4. Analysis of Proposed Scheme

4.1. Security Analysis

We analyze the security of our protocols according to the requirements of contributions expressed in Section 1 as follows.

4.1.1. Strengthens the Confidentiality of Biometric Data Storage

Since only and are registered and stored, even if an attacker accesses the registered biometric data stored in the biometric device, he will be unable to decrypt the biometric data or impersonate an authorized user.

4.1.2. Strengthens the Confidentiality of Biological Information in the Recognition Process

Because only is transmitted and is compared during the biometric matching process, even if an attacker intercepts data during the process, he will be unable to decrypt the biometric data or impersonate an authorized user.

4.1.3. Reduces Vulnerability to Power Analysis Attacks, Fault-Based Cryptanalysis, and Replay Attacks

Since only and are registered and stored, an attacker will be unable to use power analysis attacks or fault-based cryptanalysis to break the system. Moreover, because different random numbers are used in each matching process (as seen in Figures 9 and 10), even if an attacker eavesdrops during the process, he will be unable to use these data to access biometric data or impersonate an authorized user. Therefore, this system is replay-attack resistant.

4.1.4. Can Be Safely Used to Maintain Confidentiality in Remote Biometric Authentication

As only is transmitted and different random numbers are used to protect biometric data during remote biometric authentication process (as shown in Figures 9 and 10), even if an attacker eavesdrops during the process, he will be unable to access biometric data or impersonate an authorized user.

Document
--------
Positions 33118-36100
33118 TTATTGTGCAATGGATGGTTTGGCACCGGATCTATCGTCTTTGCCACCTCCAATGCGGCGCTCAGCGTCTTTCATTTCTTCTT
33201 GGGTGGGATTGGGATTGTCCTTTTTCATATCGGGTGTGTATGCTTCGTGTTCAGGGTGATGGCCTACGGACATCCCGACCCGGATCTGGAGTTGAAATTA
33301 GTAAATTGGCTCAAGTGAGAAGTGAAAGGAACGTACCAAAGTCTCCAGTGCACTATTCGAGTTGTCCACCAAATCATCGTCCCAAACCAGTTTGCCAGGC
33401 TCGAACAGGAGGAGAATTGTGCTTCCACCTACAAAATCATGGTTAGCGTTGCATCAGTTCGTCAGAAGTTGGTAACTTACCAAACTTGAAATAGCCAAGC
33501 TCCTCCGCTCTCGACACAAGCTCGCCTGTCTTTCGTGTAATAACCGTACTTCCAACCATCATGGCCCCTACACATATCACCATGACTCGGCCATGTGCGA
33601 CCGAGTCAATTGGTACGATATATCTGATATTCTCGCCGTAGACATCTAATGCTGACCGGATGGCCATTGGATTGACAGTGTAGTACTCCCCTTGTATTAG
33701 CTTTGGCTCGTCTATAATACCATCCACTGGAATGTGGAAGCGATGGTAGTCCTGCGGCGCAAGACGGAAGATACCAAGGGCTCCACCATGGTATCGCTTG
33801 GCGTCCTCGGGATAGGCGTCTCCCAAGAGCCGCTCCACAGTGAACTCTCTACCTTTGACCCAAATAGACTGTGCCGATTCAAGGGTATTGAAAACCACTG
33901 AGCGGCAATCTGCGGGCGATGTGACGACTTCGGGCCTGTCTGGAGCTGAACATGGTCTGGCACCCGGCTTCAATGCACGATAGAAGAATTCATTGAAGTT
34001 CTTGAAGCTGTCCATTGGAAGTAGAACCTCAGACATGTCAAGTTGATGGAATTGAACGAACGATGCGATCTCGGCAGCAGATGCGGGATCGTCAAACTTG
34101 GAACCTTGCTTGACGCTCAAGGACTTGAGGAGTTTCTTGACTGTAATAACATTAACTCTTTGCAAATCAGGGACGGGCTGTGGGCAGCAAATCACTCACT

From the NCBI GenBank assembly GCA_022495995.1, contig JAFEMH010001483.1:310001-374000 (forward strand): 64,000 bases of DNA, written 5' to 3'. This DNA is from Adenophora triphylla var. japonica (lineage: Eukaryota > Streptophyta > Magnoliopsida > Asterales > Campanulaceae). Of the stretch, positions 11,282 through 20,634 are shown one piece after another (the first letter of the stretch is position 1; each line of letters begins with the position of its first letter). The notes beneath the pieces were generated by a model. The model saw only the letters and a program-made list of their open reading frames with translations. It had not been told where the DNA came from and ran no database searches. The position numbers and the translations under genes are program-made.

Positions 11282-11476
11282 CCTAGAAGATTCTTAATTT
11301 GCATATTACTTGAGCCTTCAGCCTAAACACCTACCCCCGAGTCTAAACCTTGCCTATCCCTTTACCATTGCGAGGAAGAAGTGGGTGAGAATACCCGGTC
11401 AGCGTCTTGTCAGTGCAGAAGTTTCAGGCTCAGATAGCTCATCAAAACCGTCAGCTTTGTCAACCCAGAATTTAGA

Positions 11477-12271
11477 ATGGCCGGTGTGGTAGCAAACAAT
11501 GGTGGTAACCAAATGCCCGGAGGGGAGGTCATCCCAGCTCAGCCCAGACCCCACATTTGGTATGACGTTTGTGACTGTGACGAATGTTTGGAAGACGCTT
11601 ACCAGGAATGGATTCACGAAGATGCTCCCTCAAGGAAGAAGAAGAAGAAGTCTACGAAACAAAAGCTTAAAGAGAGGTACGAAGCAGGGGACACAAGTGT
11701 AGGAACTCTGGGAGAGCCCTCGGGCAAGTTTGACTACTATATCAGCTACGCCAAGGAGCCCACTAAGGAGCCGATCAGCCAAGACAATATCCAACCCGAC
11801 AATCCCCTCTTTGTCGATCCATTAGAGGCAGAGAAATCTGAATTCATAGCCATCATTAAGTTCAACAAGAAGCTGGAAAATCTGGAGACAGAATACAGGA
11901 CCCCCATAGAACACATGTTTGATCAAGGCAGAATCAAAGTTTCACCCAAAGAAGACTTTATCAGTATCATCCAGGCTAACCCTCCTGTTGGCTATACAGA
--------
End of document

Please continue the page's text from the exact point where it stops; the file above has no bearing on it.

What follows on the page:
4.2. Comparison

According to the nine contributions expressed in Section 1, we compare our protocol with the protocols of biometric-based cryptographic key generation (BCKG) [20], fuzzy extractors (FZ) [21], and application to combine iris recognition and cryptography (ACIRC) [22]. The results are summarized in Table 4, where Tech. and (1)–(9), respectively, denote technique and the nine contributions described in Section 1. As seen in Table 4, all schemes offer the error tolerance in biometric data matching (as shown in item (3)) because the main usage of these schemes are in biometric matching. As seen in items (2), (4), (8), and (9), only the proposed scheme provides these functions since our scheme is used to integrate into existing biometric systems with confidentiality and cryptography technologies.

tab4
Table 4: Comparison of functions.

5. Applications of the Proposed Method in Structural Comparison

Some methods for biometric identification are suitable for use in the proposed method (e.g., minutiae matching algorithms such as structural matching algorithm [23, 24], the improved structural matching algorithm [25, 26], and the onion layer algorithm [2729]).

If the proposed method is used in the structural matching algorithm, the first stage matching content is hashed before matching, and the first stage matching results obtain the optimal core position, which is then used in the second stage matching. Similarly, the second stage matching content can also be hashed before matching. If the quantitative range set by the threshold is used for quantization, then the ERR and EAR will not change with the application of this method. As an example, the structural matching algorithm is applied to the proposed method.